I hadn’t heard Raphael Wallfisch in such early music before, though Rosemary Westwell’s description of his recent performance of J.S. Bach’s Cello Suites
as ‘a unique and splendid event’ (see review
) led me to have high expectations - expectations which, by and large, were not disappointed.
A small initial black mark to Nimbus for giving only the Wotquienne numbers of these concertos, without also giving the equivalent H catalogue numbers. Small matter in this case, since these are C.P.E.’s only three works of their kind. The concertos also exist in versions with solo flute and solo keyboard, but that’s a topic for another day, except to note that there is no clear evidence which came first.
They have hitherto been represented in the catalogue by an excellent performance on BIS by Hidemi Suzuki and the Bach Collegium of Japan, best known for their recordings of Bach senior’s cantatas (BISCD807) and at budget price by a recommendable Naxos recording with Tim Hugh, the Bournemouth Sinfonietta and Richard Studt (8.553298). There’s also a good super-budget 2-CD set on Virgin Veritas, a Radio 3 Building a Library Choice with Anner Bylsma, the OAE and Gustav Leonhardt (5 61794 2, coupled with five Symphonies Wq182/5 and 183/1-4).
If you just want one example of C.P.E.’s Cello Concertos, look no further than the CD of Concerti Brillanti
, featuring a performance of Wq172 (H439) with works by Graf, Hasse and Michael Haydn which I made Recording of the Month last year (BMG/Sony 88697 11997-2, Jan Vogler; Munich Chamber Orchestra/Reinhard Goebel - see review
I compared the Vogler/Goebel performance of the A major concerto favourably with an older recording by Miklós Perényi and János Rolla, finding him much more sprightly in the first movement, where direct comparison could be made, and equally lively in the other movements where choice of cadenzas partly clouds the issue. Vogler takes 6:12 for that opening Allegro
, a speed which I still find absolutely right, Perényi a much more sluggish 6:51. Like Bylsma on Virgin, Wallfisch on the new recording falls exactly between the two at 6:31. Heard on its own, his tempo makes excellent sense, sounding a little deliberate only with the Vogler recording in one’s mind.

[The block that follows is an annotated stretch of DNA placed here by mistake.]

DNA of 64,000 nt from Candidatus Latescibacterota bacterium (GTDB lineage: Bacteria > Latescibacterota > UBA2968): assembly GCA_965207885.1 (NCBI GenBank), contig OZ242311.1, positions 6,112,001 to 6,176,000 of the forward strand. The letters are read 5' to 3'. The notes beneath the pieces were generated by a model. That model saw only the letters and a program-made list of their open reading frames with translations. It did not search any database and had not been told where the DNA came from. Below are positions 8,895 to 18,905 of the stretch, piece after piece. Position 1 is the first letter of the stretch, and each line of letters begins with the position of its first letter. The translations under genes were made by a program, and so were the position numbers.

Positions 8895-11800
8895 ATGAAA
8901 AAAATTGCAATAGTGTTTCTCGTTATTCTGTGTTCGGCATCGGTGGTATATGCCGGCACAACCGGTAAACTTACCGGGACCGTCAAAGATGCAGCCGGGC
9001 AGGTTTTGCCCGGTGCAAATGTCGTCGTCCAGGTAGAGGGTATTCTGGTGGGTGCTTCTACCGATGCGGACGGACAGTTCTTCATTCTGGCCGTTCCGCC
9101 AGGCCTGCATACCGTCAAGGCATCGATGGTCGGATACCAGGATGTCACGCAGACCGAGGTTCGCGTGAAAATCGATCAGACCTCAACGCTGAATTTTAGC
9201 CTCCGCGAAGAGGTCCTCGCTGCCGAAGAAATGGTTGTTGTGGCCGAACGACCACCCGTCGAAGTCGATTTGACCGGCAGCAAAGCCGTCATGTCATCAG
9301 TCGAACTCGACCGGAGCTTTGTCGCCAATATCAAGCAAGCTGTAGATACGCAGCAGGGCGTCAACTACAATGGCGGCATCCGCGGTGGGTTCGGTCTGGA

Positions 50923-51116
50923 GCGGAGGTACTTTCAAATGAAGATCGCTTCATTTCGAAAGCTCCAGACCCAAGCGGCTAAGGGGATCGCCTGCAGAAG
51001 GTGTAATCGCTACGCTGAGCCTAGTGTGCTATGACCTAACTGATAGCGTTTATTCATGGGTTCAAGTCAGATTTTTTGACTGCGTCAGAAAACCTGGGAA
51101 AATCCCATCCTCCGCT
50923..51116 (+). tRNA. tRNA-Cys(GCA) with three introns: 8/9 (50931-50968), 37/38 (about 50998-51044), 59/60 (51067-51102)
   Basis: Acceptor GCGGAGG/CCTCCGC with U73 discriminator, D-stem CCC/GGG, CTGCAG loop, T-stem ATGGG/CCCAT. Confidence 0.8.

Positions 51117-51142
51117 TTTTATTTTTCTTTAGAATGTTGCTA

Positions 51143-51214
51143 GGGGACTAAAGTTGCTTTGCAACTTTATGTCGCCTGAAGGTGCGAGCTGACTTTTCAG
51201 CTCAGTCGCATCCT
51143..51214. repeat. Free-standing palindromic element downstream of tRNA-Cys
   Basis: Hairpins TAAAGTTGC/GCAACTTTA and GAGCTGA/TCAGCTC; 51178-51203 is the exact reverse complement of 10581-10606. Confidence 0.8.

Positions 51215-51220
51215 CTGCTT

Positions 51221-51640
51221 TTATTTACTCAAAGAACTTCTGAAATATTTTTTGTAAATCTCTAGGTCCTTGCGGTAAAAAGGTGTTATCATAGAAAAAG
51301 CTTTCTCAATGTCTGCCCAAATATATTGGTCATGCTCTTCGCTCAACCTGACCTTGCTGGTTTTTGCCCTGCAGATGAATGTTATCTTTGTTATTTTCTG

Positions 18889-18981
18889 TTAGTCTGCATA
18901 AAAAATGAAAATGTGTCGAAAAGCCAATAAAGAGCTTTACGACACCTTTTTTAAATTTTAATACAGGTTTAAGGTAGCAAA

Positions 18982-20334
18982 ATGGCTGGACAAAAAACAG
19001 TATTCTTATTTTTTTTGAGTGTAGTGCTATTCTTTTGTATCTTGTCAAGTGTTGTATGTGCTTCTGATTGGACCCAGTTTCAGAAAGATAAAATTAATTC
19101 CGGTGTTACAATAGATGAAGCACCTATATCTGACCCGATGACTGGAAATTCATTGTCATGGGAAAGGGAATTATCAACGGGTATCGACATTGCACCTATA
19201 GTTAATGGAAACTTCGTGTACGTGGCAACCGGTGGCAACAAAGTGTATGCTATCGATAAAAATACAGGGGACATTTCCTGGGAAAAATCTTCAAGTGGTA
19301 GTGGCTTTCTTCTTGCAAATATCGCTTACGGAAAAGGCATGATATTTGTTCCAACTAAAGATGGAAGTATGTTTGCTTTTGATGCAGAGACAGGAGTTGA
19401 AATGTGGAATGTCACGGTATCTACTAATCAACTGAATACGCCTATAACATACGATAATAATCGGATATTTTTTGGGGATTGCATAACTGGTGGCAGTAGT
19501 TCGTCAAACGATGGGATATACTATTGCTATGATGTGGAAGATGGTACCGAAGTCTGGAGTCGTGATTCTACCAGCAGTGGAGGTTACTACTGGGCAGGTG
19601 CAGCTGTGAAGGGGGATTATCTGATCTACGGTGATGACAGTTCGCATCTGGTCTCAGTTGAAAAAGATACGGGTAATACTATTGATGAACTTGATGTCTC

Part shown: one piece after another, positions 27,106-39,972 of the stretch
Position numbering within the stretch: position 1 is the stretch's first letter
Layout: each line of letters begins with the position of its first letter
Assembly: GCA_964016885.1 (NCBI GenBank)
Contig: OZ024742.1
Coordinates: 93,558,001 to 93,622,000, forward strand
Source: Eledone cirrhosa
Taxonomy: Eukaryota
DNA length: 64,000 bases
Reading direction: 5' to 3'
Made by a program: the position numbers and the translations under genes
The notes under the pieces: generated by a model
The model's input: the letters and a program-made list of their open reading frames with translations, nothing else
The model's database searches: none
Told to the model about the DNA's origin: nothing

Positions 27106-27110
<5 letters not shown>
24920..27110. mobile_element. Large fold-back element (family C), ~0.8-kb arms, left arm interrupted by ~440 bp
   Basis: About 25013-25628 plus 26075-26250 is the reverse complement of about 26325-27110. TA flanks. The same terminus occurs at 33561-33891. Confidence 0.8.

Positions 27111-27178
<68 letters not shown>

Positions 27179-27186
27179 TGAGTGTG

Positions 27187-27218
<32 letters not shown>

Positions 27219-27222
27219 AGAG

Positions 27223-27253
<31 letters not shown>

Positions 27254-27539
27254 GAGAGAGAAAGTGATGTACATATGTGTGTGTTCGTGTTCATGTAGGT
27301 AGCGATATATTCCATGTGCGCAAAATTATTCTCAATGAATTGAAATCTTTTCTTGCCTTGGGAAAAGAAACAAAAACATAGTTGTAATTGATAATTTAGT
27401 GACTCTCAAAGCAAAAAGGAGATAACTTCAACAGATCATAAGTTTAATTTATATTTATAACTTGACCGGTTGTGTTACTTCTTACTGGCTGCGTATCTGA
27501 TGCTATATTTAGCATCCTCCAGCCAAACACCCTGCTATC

I still prefer Vogler’s slightly brisker tempo for this movement; Hugh and Studt would seem to agree - they even shave a second or two off his timing, but I thought them just a little too fast here. Not having Hugh’s version to hand, I downloaded it in lossless (flac) format from passionato.com
. At £5.99, that’s comparable with the price of the CD, but it’s also available for £1 less in very good 320k mp3 sound from passionato or from classicsonline.com
For many listeners, the slow movements of these concertos will be decisive, since C.P.E. was the exponent in chief of the emfindsamer Stil
, the affective style, having emphasised in his Versuch über die wahre Art das Clavier zu spielen
, written almost exactly contemporaneously with the first versions of these concertos, that the chief aim of music was to touch the emotions. Tim Hugh certainly goes for the emotions in his account of the Largo
middle movement: perhaps he’s just a little too inclined to wring out every last drop of Empfindsamkeit
, but I found him both affective and effective. Wallfisch also brings out the emotional content of this movement very effectively; I found little to choose between his performance and Hugh’s.
Vogler takes the movement at a rather faster pace than either of them and employs a shorter cadenza, thereby subtracting a little from the work’s emotional heart, but not to an extent that I found at all disconcerting. Reinhard Goebel is, of course, noted for fast tempi and it was probably he who made the pace in the Largo
. All three follows their accounts of the slow movement with a virtuoso performance of the finale.
I could happily live with any of the three versions of the A major, then - Wallfisch, Bylsma or Hugh - but Perényi now goes off to the charity shop, while Vogler retains pride of place, chiefly for the couplings, all world-premiere recordings.
Wallfisch also offers more lively tempi in the a minor than Perényi - the opening movement considerably faster at 9:07 against 11:07, with Hugh finding the middle ground at 10:12. Only in the B-flat concerto does he take a little longer over the opening movement: 9:14 against Perényi’s 8:20 and Hugh’s 7:33. Wallfisch does sound a little leisurely in this movement, heard directly after Perényi or Hugh, but I never found him as sluggish as Perényi frequently sounds elsewhere.
The new Wallfisch/Morton CD is directly competitive with the Hugh/Studt version on Naxos. There’s very little to choose between the performances apart from the slightly greater weight which the Naxos version places on the slow movements. Both are well recorded - the Nimbus slightly more fully than the Naxos which, at least in my download transfer, needed a slight volume boost to sound well. The Naxos has the price advantage but the Nimbus is available at a special price direct from MusicWeb International and it has slightly more to recommend it in other respects. Both offer over an hour of attractive music; though I must admit to a degree of listener fatigue after hearing two and-a-third recordings of them, each heard on its own is a delight. The notes which accompany the Nimbus recording are very good.
I can’t conclude this review without referring you to another, equally effective recording by Raphael Wallfisch, of very different music. I made the reissue of his recording of the Martinů Cello Concertos and the Concertino the Reissue of the Month in my September, 2009, Download Roundup
: an excellent bargain on Chandos CHAN10547X in whichever format you choose.